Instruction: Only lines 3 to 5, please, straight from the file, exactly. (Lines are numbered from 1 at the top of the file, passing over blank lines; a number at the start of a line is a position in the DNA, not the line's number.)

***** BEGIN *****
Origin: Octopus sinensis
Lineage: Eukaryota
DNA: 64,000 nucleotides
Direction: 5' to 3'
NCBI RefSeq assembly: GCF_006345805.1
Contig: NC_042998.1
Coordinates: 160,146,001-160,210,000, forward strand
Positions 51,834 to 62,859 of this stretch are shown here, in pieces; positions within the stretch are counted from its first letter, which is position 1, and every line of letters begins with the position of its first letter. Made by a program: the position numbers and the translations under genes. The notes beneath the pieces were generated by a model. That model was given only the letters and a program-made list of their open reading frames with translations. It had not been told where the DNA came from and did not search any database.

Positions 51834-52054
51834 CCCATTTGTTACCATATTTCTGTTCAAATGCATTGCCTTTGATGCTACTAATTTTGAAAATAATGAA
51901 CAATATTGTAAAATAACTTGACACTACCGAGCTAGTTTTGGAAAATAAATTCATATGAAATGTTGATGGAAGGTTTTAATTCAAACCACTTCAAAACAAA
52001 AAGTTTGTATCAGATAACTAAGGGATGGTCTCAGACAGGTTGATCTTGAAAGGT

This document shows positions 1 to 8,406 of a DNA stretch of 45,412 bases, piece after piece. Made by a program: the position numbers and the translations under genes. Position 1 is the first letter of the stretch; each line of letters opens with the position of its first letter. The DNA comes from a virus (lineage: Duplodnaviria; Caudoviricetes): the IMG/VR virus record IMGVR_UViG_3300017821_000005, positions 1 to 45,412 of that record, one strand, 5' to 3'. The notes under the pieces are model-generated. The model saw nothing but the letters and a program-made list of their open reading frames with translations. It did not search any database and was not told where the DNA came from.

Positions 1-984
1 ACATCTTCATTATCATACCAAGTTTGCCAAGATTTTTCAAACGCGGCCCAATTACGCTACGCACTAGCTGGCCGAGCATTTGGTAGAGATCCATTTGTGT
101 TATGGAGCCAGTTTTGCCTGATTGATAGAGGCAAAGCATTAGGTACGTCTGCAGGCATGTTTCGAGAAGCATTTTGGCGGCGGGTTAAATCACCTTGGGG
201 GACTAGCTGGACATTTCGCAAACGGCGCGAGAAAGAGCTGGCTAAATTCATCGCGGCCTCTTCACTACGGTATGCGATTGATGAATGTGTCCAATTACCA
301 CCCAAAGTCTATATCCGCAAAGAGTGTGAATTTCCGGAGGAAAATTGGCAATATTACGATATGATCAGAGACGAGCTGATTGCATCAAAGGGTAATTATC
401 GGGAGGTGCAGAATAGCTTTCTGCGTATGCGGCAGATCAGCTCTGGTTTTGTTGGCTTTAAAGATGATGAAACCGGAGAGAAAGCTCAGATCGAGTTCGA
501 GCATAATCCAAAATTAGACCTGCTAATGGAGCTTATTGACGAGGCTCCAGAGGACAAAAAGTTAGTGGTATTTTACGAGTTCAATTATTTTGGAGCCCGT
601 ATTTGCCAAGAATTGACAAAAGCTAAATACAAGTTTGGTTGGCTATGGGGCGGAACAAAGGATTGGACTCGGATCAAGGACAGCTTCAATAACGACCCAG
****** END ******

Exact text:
DNA: 64,000 nucleotides
Direction: 5' to 3'
NCBI RefSeq assembly: GCF_006345805.1